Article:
Mathematics » Functions II » The Cosine Function

Functions of the Form y = cos (kθ)

Functions of the form \(y=\cos (k\theta)\)

We now consider cosine functions of the form \(y = \cos k\theta\) and the effects of parameter \(k\).

Optional Investigation: The effects of \(k\) on a cosine graph

  1. Complete the following table for \(y_1 = \cos \theta\) for \(-\text{360}\text{°} \leq \theta \leq \text{360}\text{°}\):
    \(\cos \theta\)       
    \(\cos \theta\)       
  2. Use the table of values to plot the graph of \(y_1 = \cos \theta\) for \(-\text{360}\text{°} \leq \theta \leq \text{360}\text{°}\).

  3. On the same system of axes, plot the following graphs:

    1. \(y_2 = \cos (-\theta)\)
    2. \(y_3 = \cos 3\theta\)
    3. \(y_4 = \cos \cfrac{3\theta}{4}\)
  4. Use your sketches of the functions above to complete the following table:

    maximum turning points    
    minimum turning points    
    effect of \(k\)    
  5. What do you notice about \(y_1 = \cos \theta\) and \(y_2 = \cos (-\theta)\)?

  6. Is \(\cos (-\theta) = -\cos \theta\) a true statement? Explain your answer.

  7. Can you deduce a formula for determining the period of \(y = \cos k\theta\)?

The effect of the parameter \(k\) on \(y = \cos k\theta\)

The value of \(k\) affects the period of the cosine function.

  • For \(k > 0\):

    For \(k > 1\), the period of the cosine function decreases.

    For \(0 < k < 1\), the period of the cosine function increases.

  • For \(k < 0\):

    For \(-1 < k < 0\), the period increases.

    For \(k < -1\), the period decreases.

Negative angles: \[\cos (-\theta) = \cos \theta\] Notice that for negative values of \(\theta\), the graph is not reflected about the \(x\)-axis.

Calculating the period:

To determine the period of \(y = \cos k\theta\) we use, \[\text{Period } = \cfrac{\text{360}\text{°}}{|k|}\] where \(|k|\) is the absolute value of \(k\).

\(0 < k < 1\)

\(-1 < k < 0\)

Functions of the Form <em>y = cos (kθ)</em>Functions of the Form <em>y = cos (kθ)</em>

\(k > 1\)

\(k < -1\)

Functions of the Form <em>y = cos (kθ)</em>Functions of the Form <em>y = cos (kθ)</em>



  1. Sketch the following functions on the same set of axes for \(-\text{180}\text{°} \leq \theta \leq \text{180}\text{°}\).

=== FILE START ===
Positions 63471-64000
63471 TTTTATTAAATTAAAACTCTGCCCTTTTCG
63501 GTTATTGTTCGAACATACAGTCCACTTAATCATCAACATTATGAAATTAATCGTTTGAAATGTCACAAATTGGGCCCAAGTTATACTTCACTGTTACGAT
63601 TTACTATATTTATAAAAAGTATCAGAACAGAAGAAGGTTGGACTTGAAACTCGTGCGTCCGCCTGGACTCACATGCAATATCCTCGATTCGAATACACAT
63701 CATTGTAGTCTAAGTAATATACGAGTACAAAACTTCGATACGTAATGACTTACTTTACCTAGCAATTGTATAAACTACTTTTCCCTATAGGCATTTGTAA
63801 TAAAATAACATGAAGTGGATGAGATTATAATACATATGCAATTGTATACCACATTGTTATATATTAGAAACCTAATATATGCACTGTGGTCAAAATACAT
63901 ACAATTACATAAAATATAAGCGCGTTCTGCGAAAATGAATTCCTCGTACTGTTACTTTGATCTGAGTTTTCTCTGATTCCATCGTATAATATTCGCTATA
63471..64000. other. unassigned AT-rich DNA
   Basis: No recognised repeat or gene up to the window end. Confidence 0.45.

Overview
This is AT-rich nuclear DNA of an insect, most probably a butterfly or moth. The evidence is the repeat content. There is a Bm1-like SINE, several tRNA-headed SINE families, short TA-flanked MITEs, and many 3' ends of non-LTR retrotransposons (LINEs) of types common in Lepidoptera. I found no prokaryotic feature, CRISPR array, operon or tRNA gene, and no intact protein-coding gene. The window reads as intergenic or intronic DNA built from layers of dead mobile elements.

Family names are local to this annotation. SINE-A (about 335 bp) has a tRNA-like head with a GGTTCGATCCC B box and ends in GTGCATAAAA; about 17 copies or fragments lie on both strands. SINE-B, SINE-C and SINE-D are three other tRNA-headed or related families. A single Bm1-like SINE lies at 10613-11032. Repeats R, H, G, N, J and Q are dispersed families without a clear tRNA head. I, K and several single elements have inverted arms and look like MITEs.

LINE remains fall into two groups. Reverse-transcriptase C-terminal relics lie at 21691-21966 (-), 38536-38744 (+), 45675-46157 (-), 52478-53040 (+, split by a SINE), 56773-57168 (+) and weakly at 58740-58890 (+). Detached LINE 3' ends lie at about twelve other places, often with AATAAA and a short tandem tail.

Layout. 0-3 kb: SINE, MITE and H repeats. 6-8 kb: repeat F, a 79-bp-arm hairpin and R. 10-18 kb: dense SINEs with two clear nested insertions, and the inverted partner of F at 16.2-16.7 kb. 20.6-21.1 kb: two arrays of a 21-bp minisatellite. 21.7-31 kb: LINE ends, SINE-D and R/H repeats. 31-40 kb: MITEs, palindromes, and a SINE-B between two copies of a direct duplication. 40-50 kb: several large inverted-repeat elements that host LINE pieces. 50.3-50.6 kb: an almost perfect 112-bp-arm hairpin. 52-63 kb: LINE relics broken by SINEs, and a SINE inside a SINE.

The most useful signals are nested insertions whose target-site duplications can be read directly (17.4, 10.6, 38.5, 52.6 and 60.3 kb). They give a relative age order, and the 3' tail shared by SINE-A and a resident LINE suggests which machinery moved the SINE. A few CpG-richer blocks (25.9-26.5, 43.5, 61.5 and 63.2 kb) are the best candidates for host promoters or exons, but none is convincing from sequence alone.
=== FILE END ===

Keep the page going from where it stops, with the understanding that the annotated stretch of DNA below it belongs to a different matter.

1. \(y_1 = \cos \theta\)
    2. \(y_2 = \cos \cfrac{\theta}{2}\)
  2. For each function determine the following:

    1. Period
    2. Amplitude
    3. Domain and range
    4. \(x\)- and \(y\)-intercepts
    5. Maximum and minimum turning points

Examine the equations of the form \(y = \cos k\theta\)

Notice that for \(y_2 = \cos \cfrac{\theta}{2}\), \(k < 1\) therefore the period of the graph increases.

Complete a table of values

\(\cos \theta\)\(-\text{1}\)\(-\text{0.71}\)\(\text{0}\)\(\text{0.71}\)\(\text{1}\)\(\text{0.71}\)\(\text{0}\)\(-\text{0.71}\)\(-\text{1}\)
\(\cos \cfrac{\theta}{2}\)\(\text{0}\)\(\text{0.38}\)\(\text{0.71}\)\(\text{0.92}\)\(\text{1}\)\(\text{0.92}\)\(\text{0.71}\)\(\text{0.38}\)\(\text{0}\)

Sketch the cosine graphs

Functions of the Form <em>y = cos (kθ)</em>

Complete the table

 \(y_1 = \cos \theta\)\(y_2 = \cos \cfrac{\theta}{2}\)
maximum turning points\((\text{0}\text{°};1)\)\((\text{0}\text{°};1)\)
minimum turning points\((-\text{180}\text{°};-1) \text{ and } (\text{180}\text{°};-1)\)none
\(x\)-intercept(s)\((-\text{90}\text{°};0) \text{ and } (\text{90}\text{°};0)\)\((-\text{180}\text{°};0) \text{ and } (\text{180}\text{°};0)\)

Discovering the characteristics

For functions of the general form: \(f(\theta) = y =\cos k\theta\):

Domain and range

The domain is \(\{ \theta: \theta \in \mathbb{R} \}\) because there is no value for \(\theta\) for which \(f(\theta)\) is undefined.

The range is \(\{ f(\theta): -1 \leq f(\theta) \leq 1, f(\theta) \in \mathbb{R} \}\) or \([-1;1]\).


The \(x\)-intercepts are determined by letting \(f(\theta) = 0\) and solving for \(\theta\).

The \(y\)-intercept is calculated by letting \(\theta = \text{0}\text{°}\) and solving for \(f(\theta)\). \begin{align*} y &= \cos k\theta \\ &= \cos \text{0}\text{°} \\ &= 1 \end{align*} This gives the point \((\text{0}\text{°};1)\).

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